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Elaine Paige In Concert: The Alban Arena.

November 29, 2017

(seen at the evening performance on 26th November 2017).

The words “plus support” on a ticket always give me the dreads, as you can’t take the risk (as the people in front of me did) that the “support act” will provide the first half –meaning you can arrive at the interval and not miss the headliner you actually paid to see. It’s a safe bet that if you pull that one, then it’ll be one of those shows where the star opens, the support act covering a couple of times during the evening.

Here, the first half hour consisted of Musical Director John G Smith and his band demonstrating just why current “X-Factor” finalist Grace Davies is a rare find indeed. Horrible acoustics reduced able musicians to a tinny sound that persisted throughout the evening… but really, a quartet of original songs (with some soupy lyrics) and a dodgy Billy Joel orchestral didn’t do much to soften the atmosphere for the star’s arrival.

Around 55 minutes after the show began, the First Lady of British Musical Theatre finally arrived – and proceeded for the next 80 or to demonstrate just why she still has absolute hold on that title.

The final concert in a 19 date UK tour, faced with a flat audience aching for her to “get on with it,” every ounce of experience, personality and that unique “star power” were unleashed – and the well-deserved thaw began.

Being honest, I was expecting a standard “song book” – shows she had been in, a little chat. Instead, this was a far more personal exploration of the music that shaped her inner world.

Plenty of Jimmy Webb – “If These Walls Could Speak” – coupled with a phenomenal (and little known) Carly Simon number “Two Sisters” being a highlight. There were also touches of Bacharach, “Beautiful” Carol King and even a quick nod to Bread and Fleetwood Mac (“Don’t Stop Thinking About Tomorrow”).

Particularly effective were Paul Simon’s “50 Ways To Leave Your Lover,” complete with a very decent story about how he left her. Also notable was a Beatles “Sgt Pepper” medley, with an infectious energy and highly unexpected ending. A youngster with learning difficulties approached the stage to welcome Ms Paige to St Albans on behalf of us all. An interruption taken with the greatest grace and compassionate kindness possible by the star, and indeed the venue staff.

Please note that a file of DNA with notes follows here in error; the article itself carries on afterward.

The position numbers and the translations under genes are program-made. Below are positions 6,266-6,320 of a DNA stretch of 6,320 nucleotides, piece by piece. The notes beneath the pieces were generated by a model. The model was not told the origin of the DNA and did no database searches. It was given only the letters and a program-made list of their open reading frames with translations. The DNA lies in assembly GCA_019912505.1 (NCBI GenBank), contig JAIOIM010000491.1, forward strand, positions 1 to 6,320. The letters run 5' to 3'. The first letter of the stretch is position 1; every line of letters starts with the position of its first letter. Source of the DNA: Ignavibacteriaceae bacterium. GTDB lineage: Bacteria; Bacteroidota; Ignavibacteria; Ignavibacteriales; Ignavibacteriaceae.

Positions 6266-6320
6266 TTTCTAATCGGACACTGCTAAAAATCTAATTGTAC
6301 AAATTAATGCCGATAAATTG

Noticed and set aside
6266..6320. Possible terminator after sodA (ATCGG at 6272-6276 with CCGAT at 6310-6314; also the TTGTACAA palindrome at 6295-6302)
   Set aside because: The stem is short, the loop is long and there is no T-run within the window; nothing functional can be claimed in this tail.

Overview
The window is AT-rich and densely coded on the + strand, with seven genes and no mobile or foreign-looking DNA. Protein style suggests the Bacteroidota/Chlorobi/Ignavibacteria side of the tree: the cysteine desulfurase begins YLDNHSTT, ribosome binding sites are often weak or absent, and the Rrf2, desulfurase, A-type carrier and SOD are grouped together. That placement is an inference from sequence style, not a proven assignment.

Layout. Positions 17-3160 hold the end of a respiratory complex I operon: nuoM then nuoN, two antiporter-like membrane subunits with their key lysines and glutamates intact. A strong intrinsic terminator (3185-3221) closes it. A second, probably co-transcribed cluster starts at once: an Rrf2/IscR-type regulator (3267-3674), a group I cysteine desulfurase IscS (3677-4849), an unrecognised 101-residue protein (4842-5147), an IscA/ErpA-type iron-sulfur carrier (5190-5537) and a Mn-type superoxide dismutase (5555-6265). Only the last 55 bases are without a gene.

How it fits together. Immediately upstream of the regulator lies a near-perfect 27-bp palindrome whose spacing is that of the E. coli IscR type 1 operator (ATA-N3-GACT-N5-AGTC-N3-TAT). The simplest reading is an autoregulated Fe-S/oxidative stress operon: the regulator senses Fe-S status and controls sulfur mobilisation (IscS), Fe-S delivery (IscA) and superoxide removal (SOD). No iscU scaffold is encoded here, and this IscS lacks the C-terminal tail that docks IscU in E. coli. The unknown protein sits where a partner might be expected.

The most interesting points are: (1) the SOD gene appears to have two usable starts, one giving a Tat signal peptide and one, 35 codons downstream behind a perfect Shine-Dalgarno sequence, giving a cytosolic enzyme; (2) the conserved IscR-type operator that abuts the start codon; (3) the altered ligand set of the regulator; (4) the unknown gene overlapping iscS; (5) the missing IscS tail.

Of course, what everybody was waiting for were her showstoppers. Her half of “I Know Him So Well” showed up at 8.55pm or so, and frankly sounded slightly odd without the second vocal. For “Memory” and “Don’t Cry For Me Argentina,” though, the wait was until the encore – and both were worth it. Clearly much thought had gone into the particular arrangements, and as a closer, “Argentina” has plenty going for it.

Support act aside, perhaps the only other gripe was the organisation of the songs. From reviews of other concerts in this tour, it’s clear that Paige shuffles her deck every night – a bold and very wise decision to keep herself fresh. The only problem is that it doesn’t always leave the clearest path for the audience to follow. Luckily, her personality (and that laugh – yes, same as the radio show) is sufficient to keep us on-side for the long haul.

Shorter than one might expect (the show, not the performer, that is already widely known and deserves no further mention) but pretty satisfying, as a final night of a long tour, celebrating a long and glorious career with warmth and new interest, this is about as good as it gets.


4 stars.

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